Anaphylaxis in children

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Purpose of review

Anaphylaxis is a serious allergic reaction that can be life threatening. We will review the most recent evidence regarding the diagnosis, treatment, monitoring, and prevention of anaphylaxis in children.

Recent findings

Histamine and tryptase are not sufficiently accurate for the routine diagnosis of anaphylaxis, so providers should continue to rely on clinical signs. Platelet-activating factor shows some promise in the diagnosis of anaphylaxis. Intramuscular is the best route for epinephrine administration for children of all weights. Glucocorticoids may reduce prolonged hospitalizations for anaphylaxis. Children with anaphylaxis who have resolving symptoms and no history of asthma or previous biphasic reactions may be observed for as few as 3–4 h before emergency department discharge. Early peanut introduction reduces the risk of peanut allergy.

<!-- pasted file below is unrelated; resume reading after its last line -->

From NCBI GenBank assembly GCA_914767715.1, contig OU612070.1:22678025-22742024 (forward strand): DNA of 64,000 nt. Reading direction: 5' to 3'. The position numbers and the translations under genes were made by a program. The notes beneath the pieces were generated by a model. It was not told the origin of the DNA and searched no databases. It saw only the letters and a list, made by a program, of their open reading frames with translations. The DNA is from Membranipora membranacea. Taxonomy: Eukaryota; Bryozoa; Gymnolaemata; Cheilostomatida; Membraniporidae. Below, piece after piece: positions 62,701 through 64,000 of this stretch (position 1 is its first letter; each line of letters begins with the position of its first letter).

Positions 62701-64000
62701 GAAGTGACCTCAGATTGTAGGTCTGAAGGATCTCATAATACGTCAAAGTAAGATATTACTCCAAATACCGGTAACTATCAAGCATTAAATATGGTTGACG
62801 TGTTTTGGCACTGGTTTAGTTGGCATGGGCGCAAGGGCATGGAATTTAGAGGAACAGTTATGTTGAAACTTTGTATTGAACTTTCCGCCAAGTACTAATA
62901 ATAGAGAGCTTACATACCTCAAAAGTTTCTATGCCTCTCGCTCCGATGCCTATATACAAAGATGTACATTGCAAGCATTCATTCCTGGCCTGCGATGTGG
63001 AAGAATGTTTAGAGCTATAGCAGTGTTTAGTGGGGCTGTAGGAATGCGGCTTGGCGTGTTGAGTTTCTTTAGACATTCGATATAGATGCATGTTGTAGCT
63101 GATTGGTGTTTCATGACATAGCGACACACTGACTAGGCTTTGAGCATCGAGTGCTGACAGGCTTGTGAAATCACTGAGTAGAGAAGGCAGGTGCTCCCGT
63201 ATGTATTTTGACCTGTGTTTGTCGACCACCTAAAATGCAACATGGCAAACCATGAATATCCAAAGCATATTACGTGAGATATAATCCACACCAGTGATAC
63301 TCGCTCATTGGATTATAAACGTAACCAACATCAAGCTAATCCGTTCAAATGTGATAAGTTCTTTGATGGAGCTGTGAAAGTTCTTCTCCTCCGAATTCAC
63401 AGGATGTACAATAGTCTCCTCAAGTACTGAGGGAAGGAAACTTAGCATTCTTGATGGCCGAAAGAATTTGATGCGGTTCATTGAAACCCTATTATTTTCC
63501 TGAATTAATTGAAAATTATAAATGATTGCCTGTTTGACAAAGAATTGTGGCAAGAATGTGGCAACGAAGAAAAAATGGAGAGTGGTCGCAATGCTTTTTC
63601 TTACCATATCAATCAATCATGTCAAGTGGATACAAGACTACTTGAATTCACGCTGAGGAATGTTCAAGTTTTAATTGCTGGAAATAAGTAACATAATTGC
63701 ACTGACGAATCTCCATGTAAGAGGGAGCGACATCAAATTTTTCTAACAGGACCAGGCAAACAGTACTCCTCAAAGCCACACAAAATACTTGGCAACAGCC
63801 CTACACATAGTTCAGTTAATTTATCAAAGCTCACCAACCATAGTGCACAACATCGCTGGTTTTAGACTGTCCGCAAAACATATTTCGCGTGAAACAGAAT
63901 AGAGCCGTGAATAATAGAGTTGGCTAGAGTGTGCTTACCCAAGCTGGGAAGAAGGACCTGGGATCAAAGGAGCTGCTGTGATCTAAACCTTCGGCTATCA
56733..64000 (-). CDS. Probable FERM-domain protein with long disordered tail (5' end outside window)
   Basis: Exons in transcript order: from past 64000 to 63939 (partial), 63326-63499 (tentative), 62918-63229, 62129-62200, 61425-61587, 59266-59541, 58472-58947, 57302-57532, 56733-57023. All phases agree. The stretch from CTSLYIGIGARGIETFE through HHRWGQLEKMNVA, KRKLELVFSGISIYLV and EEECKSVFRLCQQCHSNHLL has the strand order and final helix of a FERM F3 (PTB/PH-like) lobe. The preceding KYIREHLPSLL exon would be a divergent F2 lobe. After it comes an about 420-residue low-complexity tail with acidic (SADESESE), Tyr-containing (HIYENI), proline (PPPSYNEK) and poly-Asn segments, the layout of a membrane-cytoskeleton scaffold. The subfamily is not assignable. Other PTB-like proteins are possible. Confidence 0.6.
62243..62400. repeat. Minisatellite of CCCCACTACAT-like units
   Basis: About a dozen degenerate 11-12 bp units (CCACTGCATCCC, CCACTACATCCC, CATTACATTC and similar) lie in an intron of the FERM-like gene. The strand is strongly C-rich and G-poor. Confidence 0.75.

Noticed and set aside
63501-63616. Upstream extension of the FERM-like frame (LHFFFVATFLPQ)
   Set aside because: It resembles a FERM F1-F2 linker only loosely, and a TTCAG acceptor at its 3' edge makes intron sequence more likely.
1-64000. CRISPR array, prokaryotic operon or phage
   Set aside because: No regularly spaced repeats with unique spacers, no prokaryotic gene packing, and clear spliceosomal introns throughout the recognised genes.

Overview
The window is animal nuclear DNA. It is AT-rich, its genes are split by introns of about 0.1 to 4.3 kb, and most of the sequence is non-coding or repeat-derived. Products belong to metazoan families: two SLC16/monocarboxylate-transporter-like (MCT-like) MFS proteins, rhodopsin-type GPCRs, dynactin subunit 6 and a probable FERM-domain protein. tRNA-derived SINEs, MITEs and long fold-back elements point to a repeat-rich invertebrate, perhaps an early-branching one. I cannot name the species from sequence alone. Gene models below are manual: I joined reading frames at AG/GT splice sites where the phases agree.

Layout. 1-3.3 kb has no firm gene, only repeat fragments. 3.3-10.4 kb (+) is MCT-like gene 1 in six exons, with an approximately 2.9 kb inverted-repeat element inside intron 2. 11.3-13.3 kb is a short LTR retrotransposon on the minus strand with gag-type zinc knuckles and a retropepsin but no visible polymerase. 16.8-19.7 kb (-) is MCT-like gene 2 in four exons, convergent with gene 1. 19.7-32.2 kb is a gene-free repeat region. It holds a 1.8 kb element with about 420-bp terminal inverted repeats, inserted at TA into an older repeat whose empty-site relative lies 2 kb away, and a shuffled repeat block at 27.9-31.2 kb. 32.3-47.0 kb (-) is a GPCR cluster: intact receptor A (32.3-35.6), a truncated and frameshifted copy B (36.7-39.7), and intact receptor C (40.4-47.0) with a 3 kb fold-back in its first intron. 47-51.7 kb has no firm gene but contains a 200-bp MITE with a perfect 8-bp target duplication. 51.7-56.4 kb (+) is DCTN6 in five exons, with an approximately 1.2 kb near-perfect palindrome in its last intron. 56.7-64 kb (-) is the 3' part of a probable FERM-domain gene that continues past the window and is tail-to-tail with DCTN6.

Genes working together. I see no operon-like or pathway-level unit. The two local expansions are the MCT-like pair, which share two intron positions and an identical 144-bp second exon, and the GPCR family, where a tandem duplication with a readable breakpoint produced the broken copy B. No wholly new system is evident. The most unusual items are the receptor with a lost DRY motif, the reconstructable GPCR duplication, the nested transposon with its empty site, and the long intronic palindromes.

Epinephrine remains the mainstay of anaphylaxis treatment, and adjuvant medications should not be used in its place. All patients with anaphylaxis should be prescribed and trained to use an epinephrine autoinjector. Clinically important biphasic reactions are rare. Observation in the emergency department for most anaphylaxis patients is recommended, with the duration determined by risk factors. Admission is reserved for patients with unimproved or worsening symptoms, or prior biphasic reaction.

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